Driving under the influence of drugs in California is also considered a DUI. Under Vehicle Code Section 23152, you can be charged with a DUI if alcohol, drugs, or a combination of both drugs and alcohol is present in your system.
Nearly any drug in your system can be grounds for driving under the influence of drugs (DUID), whether it be illegal or legal, a prescription medication, or an over-the-counter medicine (i.e. Tylenol PM). But to be charged with a DUID, impaired driving must be observed. The mere presence of a drug or medication in your bloodstream is not enough.
There is no “legal limit” for drugs similar to the .08% BAC legal limit for alcohol. Therefore, there is no blood alcohol content (BAC) with which to measure a driver’s level of intoxication due to drugs. A Drug Recognition Expert, or DRE, if often called to the scene to observe the suspect and make the determination of being under the influence. However, even experts cannot agree what concentration of drugs in the system makes a person too impaired to drive.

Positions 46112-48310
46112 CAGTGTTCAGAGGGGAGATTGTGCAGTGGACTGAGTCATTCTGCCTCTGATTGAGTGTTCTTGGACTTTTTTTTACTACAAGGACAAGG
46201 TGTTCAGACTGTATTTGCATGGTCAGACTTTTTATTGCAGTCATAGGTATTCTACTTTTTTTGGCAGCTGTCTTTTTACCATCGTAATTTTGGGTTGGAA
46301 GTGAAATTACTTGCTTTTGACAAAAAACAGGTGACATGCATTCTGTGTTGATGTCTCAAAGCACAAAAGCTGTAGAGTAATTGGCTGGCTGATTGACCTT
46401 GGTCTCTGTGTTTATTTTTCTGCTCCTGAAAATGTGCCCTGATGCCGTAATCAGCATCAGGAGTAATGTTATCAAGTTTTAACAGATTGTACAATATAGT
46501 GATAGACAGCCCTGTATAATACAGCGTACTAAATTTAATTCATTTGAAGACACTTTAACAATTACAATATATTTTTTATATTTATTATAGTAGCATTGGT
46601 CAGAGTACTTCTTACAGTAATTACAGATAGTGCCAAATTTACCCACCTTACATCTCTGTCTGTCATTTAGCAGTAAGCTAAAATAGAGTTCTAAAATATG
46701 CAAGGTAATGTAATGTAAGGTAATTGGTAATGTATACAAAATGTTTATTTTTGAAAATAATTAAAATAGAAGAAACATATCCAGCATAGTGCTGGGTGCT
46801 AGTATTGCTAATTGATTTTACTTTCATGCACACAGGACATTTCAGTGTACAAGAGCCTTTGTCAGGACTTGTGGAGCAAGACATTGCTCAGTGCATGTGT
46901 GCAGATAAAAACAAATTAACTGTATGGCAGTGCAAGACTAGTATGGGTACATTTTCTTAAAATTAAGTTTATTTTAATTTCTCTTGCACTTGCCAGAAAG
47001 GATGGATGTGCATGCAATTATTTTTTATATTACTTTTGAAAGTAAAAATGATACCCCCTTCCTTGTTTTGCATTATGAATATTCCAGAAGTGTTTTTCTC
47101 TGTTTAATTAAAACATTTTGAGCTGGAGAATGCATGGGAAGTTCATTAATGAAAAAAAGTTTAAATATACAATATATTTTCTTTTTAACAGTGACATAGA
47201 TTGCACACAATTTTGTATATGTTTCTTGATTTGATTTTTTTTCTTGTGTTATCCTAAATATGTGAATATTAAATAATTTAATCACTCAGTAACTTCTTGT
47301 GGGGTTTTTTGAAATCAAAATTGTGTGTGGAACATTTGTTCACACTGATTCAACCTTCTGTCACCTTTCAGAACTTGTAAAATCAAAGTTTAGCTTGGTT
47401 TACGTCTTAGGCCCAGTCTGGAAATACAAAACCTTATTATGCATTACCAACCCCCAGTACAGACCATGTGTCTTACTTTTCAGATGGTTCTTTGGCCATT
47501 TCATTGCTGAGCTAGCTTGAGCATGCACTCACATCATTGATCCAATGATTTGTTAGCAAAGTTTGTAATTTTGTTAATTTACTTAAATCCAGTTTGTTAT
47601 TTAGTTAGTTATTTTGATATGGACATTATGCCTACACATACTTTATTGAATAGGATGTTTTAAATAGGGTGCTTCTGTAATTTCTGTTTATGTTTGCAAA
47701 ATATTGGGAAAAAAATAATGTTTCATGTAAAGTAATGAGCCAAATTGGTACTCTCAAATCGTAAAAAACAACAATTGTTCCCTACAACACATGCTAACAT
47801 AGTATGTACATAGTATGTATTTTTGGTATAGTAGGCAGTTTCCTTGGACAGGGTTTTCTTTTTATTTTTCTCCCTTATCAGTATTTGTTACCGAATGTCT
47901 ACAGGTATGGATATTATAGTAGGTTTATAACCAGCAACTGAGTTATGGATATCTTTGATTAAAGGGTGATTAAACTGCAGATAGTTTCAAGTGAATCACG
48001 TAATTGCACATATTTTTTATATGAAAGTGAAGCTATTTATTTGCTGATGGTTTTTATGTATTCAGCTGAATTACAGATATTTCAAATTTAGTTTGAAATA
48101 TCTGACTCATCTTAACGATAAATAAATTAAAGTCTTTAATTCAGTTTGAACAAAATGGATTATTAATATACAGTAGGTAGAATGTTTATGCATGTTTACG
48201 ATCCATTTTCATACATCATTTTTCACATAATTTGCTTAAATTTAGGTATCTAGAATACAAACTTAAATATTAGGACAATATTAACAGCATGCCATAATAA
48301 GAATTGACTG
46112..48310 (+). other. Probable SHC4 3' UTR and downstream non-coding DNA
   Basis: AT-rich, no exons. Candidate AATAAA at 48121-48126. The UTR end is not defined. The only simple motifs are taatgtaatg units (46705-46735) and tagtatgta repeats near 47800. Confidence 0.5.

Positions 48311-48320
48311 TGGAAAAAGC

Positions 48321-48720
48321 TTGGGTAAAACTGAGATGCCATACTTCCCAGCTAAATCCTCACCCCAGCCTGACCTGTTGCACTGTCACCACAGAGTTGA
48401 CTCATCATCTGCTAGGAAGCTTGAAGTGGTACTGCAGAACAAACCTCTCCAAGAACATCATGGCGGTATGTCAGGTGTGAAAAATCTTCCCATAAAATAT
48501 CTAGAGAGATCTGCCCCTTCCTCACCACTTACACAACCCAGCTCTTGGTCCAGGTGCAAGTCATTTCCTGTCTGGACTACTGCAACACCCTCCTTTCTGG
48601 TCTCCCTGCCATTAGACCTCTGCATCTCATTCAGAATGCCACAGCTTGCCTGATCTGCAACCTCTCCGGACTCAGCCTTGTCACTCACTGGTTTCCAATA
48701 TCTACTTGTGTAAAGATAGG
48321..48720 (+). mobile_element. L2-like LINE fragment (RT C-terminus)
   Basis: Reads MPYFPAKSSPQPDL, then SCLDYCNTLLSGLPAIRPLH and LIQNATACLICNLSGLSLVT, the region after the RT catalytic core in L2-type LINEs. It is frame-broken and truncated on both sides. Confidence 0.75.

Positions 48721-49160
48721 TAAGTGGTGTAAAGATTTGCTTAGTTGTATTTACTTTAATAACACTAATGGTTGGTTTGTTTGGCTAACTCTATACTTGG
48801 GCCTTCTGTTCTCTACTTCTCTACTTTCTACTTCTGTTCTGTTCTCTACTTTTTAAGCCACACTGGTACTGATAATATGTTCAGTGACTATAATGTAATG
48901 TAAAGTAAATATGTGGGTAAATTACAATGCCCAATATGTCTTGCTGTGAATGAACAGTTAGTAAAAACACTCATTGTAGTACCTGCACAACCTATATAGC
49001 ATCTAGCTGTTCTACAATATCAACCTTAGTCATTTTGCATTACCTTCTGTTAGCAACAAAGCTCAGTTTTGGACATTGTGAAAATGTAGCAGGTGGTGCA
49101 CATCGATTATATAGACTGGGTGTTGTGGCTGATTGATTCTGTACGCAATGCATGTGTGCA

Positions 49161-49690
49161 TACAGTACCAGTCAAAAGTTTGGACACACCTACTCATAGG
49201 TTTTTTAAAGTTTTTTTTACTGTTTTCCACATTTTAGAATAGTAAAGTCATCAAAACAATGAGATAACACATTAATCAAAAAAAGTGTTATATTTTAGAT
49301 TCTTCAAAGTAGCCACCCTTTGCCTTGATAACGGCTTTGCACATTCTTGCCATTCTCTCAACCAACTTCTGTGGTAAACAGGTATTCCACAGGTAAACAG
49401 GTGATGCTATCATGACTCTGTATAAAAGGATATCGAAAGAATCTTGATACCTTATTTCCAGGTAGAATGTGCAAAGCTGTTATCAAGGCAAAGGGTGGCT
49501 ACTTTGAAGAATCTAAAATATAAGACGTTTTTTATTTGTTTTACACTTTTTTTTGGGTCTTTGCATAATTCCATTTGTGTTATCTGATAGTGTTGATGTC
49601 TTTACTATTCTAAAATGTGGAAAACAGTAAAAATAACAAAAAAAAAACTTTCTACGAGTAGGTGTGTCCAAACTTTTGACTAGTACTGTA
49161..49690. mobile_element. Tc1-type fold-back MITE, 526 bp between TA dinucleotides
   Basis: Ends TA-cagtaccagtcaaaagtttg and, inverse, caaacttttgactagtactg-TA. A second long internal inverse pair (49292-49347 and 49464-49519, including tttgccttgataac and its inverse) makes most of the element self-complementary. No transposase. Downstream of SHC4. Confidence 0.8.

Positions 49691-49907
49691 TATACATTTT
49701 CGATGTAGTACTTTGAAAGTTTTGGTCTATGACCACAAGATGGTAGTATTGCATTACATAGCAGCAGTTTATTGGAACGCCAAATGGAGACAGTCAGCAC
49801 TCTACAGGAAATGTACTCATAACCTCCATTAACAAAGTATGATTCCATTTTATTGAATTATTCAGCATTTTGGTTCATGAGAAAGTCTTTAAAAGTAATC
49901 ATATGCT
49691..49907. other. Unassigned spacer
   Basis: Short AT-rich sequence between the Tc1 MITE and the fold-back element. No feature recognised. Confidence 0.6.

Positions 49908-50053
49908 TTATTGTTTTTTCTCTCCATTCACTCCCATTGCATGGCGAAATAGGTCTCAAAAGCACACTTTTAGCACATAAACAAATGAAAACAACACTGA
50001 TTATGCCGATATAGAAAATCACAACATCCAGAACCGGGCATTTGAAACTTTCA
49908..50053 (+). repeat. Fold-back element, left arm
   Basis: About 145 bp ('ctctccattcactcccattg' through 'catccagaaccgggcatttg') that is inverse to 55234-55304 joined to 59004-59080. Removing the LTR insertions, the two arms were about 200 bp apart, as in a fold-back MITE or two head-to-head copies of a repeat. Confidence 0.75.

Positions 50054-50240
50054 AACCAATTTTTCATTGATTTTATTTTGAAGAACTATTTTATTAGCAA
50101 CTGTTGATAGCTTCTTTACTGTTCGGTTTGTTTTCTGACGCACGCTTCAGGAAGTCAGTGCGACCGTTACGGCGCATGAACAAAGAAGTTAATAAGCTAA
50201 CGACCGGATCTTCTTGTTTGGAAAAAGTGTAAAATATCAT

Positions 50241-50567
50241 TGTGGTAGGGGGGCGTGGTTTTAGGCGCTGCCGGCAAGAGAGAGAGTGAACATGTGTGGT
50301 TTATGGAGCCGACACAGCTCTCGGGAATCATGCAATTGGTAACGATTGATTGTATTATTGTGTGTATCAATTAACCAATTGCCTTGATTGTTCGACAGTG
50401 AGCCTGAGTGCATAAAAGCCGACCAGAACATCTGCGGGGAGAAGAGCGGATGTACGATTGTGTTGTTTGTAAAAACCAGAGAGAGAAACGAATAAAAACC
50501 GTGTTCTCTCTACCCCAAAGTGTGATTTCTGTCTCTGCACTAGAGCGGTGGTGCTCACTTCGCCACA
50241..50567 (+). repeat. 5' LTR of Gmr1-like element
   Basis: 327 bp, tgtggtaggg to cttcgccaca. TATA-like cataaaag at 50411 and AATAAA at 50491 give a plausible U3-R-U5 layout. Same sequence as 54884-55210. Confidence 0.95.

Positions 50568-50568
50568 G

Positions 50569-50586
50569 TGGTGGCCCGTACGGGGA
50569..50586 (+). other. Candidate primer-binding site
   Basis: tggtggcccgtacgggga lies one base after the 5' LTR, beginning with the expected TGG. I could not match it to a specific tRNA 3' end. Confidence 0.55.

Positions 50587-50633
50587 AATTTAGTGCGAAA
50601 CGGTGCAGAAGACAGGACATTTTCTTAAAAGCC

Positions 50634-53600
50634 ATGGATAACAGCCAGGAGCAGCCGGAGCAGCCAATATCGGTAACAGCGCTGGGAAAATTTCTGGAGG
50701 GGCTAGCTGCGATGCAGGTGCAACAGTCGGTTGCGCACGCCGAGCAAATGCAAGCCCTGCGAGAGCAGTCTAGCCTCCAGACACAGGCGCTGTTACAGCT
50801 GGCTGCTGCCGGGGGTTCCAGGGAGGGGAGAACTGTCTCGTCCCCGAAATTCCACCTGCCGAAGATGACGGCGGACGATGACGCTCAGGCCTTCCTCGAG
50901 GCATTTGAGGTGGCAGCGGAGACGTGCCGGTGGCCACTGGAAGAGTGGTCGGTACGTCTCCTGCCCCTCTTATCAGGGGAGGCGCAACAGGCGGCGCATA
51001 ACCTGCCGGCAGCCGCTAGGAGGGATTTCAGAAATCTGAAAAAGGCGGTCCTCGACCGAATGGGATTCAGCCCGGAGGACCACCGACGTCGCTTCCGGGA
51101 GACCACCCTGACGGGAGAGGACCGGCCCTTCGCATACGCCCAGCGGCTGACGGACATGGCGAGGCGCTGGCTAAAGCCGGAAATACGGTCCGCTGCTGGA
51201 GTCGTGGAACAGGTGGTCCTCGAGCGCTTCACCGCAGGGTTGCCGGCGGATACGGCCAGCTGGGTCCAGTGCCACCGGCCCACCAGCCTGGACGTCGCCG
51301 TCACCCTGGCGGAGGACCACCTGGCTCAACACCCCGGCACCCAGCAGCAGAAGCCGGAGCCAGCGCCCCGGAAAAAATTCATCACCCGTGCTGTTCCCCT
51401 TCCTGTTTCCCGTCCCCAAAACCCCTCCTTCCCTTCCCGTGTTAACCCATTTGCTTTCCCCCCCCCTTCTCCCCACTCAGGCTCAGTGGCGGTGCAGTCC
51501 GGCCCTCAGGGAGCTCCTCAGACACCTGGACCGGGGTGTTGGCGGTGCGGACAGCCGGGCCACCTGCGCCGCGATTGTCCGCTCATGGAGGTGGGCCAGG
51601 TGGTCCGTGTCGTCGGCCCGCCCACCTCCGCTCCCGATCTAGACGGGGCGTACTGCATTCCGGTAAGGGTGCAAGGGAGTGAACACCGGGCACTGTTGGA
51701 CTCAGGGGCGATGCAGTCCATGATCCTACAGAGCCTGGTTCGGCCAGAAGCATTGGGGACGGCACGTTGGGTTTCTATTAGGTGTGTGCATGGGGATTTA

The California DMV cannot suspend your license for a DUID. The only exception to that rule is if you refuse to submit to chemical testing, or have a BAC of 0.8% in addition to being under the influence of a drug.
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